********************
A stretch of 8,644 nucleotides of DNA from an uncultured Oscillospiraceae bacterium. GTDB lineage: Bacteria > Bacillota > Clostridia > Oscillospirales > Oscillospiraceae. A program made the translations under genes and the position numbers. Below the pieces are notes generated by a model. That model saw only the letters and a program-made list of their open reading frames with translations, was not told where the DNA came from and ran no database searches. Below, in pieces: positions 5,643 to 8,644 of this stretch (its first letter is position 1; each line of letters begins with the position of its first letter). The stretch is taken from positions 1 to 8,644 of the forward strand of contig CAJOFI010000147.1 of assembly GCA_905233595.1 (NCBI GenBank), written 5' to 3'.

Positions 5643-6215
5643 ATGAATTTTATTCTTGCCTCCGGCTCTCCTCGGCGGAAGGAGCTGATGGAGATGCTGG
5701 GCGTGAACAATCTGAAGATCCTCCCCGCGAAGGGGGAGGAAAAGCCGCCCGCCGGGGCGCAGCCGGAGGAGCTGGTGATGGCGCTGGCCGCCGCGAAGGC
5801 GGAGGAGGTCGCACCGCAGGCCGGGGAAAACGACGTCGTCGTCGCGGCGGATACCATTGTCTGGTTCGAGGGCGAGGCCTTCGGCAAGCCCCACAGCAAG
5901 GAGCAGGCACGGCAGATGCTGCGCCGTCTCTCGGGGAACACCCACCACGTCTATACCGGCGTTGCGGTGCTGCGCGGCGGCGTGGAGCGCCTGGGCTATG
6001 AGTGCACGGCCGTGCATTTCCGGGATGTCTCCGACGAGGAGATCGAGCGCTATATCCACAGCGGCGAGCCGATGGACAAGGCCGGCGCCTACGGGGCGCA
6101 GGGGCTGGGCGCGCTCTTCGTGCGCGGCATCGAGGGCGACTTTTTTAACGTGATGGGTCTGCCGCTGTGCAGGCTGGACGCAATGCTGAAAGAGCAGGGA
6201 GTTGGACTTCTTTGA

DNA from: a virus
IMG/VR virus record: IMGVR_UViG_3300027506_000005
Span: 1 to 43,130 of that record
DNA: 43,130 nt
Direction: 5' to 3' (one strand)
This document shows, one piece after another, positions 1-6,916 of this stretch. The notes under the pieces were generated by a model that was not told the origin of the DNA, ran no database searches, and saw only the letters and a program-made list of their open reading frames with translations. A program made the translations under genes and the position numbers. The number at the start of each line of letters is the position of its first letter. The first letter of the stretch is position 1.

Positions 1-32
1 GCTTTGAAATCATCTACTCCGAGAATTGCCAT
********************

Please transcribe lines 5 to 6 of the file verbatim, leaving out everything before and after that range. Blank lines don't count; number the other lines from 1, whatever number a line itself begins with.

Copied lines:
5801 GGAGGAGGTCGCACCGCAGGCCGGGGAAAACGACGTCGTCGTCGCGGCGGATACCATTGTCTGGTTCGAGGGCGAGGCCTTCGGCAAGCCCCACAGCAAG
5901 GAGCAGGCACGGCAGATGCTGCGCCGTCTCTCGGGGAACACCCACCACGTCTATACCGGCGTTGCGGTGCTGCGCGGCGGCGTGGAGCGCCTGGGCTATG